Last week, I caught a taxi in Tokyo. I was going to the city’s domestic airport. But I don’t have any taxi-driver wisdom to pass on to you. Instead, I want to tell you a story about a journey your branding should be taking.
The first thing my colleague and I noticed as we slid into the back seat was, along with the taxi’s usual array of meters, a screen mounted next to the driver. Not an ordinary screen, but a large color plasma screen that, from the very minute we took up position in the back of the taxi, captivated our attention entirely for the full 45-minute drive.
It wasn’t so surprising that the taxi driver asked the screen which was the best way to the airport. What was surprising was that the whole trip, second by second, was replicated in 3D version on the screen. The display told us everything we needed to know and provided a running commentary on everything we passed. Consequently, we knew miles before we spotted it that we would soon pass by a McDonald’s. A Mobil gas station was announced to be close by. And the screen communicated information about the design of the airport and explained where our plane would be waiting.
Our attention was so riveted by this screen’s indefatigable information supply, that we completely neglected to notice the many brick-and-mortar billboards that we must have passed on the journey. Who knows? Maybe there weren’t any to be seen on the way. Maybe by some cataclysmic coincidence, they’d been dismantled. I doubt that was the case, don’t you? But it may as well have been the case because the screen was replete with every conceivable mini billboard, all passing by our gaze in succession.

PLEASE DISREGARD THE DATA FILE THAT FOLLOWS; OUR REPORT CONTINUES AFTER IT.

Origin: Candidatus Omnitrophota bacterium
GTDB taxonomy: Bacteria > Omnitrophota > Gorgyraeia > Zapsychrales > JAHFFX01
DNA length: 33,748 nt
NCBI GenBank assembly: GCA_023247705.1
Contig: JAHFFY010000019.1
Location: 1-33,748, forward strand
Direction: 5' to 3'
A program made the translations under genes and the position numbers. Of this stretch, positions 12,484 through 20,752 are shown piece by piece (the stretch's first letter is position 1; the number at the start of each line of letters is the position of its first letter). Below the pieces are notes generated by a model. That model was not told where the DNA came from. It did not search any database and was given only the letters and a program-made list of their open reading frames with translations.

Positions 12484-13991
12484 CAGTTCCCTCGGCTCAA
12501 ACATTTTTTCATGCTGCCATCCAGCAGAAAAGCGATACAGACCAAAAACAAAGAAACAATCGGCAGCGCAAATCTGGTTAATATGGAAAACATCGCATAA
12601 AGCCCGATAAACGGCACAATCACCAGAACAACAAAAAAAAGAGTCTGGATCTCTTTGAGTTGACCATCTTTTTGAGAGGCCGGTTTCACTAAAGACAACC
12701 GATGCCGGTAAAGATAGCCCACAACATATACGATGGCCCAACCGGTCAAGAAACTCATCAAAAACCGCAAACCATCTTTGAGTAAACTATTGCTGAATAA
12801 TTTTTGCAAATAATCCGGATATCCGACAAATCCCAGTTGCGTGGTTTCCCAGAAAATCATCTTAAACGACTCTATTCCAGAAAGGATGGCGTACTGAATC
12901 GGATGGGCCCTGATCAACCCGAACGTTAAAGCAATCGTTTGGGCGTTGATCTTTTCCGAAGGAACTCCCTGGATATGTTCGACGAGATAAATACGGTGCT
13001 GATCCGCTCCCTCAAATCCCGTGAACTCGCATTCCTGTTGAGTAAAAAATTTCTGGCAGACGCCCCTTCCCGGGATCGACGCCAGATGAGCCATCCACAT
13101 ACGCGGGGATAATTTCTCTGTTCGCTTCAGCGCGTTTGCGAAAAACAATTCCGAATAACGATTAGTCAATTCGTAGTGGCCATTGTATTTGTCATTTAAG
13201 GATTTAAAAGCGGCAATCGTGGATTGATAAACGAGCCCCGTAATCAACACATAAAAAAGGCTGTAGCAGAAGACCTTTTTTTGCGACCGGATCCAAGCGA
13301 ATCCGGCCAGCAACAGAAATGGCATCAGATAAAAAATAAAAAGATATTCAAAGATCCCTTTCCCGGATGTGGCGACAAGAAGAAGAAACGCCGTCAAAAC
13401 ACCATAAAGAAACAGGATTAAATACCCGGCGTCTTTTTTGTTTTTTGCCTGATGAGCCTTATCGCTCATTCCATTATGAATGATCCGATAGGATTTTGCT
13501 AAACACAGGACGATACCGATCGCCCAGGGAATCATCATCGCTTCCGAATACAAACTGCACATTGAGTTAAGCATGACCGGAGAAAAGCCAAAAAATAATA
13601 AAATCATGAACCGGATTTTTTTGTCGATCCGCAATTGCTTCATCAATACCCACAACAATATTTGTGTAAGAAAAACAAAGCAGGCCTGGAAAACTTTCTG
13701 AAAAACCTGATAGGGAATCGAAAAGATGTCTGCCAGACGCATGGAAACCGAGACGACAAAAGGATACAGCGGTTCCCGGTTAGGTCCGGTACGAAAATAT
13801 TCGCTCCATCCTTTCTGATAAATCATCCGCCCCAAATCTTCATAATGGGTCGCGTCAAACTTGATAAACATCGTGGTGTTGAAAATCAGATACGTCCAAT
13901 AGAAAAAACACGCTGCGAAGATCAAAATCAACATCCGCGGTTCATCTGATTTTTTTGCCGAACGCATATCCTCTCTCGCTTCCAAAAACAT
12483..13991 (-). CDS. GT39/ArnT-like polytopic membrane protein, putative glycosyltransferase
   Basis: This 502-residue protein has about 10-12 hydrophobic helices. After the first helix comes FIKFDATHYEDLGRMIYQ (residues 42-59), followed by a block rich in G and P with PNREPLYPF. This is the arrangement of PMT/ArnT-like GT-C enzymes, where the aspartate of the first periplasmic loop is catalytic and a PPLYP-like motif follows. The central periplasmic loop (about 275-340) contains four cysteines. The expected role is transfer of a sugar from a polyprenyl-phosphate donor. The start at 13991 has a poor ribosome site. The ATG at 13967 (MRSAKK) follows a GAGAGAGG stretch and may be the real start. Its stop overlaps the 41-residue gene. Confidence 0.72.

Now, what does this have to do with branding? A whole lot! What does this have to do with targeted brand building? Everything!
Just imagine that the car was aware of the people traveling in it. If children made up the majority of passengers, McDonald’s Happy Meals would possibly be featured in the commercials. What if the car were low on fuel? The Mobil advertisement would perhaps make an appropriately timed appearance. What if we were way ahead of time for our flight? Another airline might pick up on the opportunity and offer us a special discount for flying with it earlier rather than sticking with the carrier we’d booked. All this would happen in an intensive 45-minute one-to-one dialogue. Intensive because the passengers would literally form a captive audience with not much choice but to give their unoccupied attention to the screen.
Marketers, do me a favor. Forget all television and print media marketing plans. The days of the strong media plan needing to achieve not much more than securing time and space on all five communication channels – TV, print, outdoor advertising, cinema, and radio – are well and truly over. The competent media plan is becoming ever more subject to the complexities of one-to-one priorities. And not only are individual consumer behavior, circumstances, and needs being profiled and targeted, competent marketing has to keep up with individuals on the move.
I might be online from 7 a.m. until 8 a.m. Then I’ll be using my WAP phone from 8 a.m. to 9 a.m. as I commute to the office. While I’m at my desk, I’ll be online via the PC. And on my way to meetings, I’ll be in that taxi with the screen. What a personalized advertising onslaught I’m potentially facing! Meanwhile, if I were describing a day of contact with old media, I’d probably be exposed to billboards, radio, and newspapers.
Think interactive and the media plan that includes this traditional exposure will also include the Internet, the mobile Internet, the GPS monitor in the taxi, and the PDA in my Palm. Each of these channels knows a piece of information about me, my online consumer profile having provided the brand builders using these channels with some really useful intelligence.
So what’s the moral of the story? Every message your brand communicates will need to work within a channel strategy, a strategy that knows minute by minute where to find your brand’s target consumers. Consumers aren’t static, nor are the brand messages that seek them. And your perception of media planning had better not be either.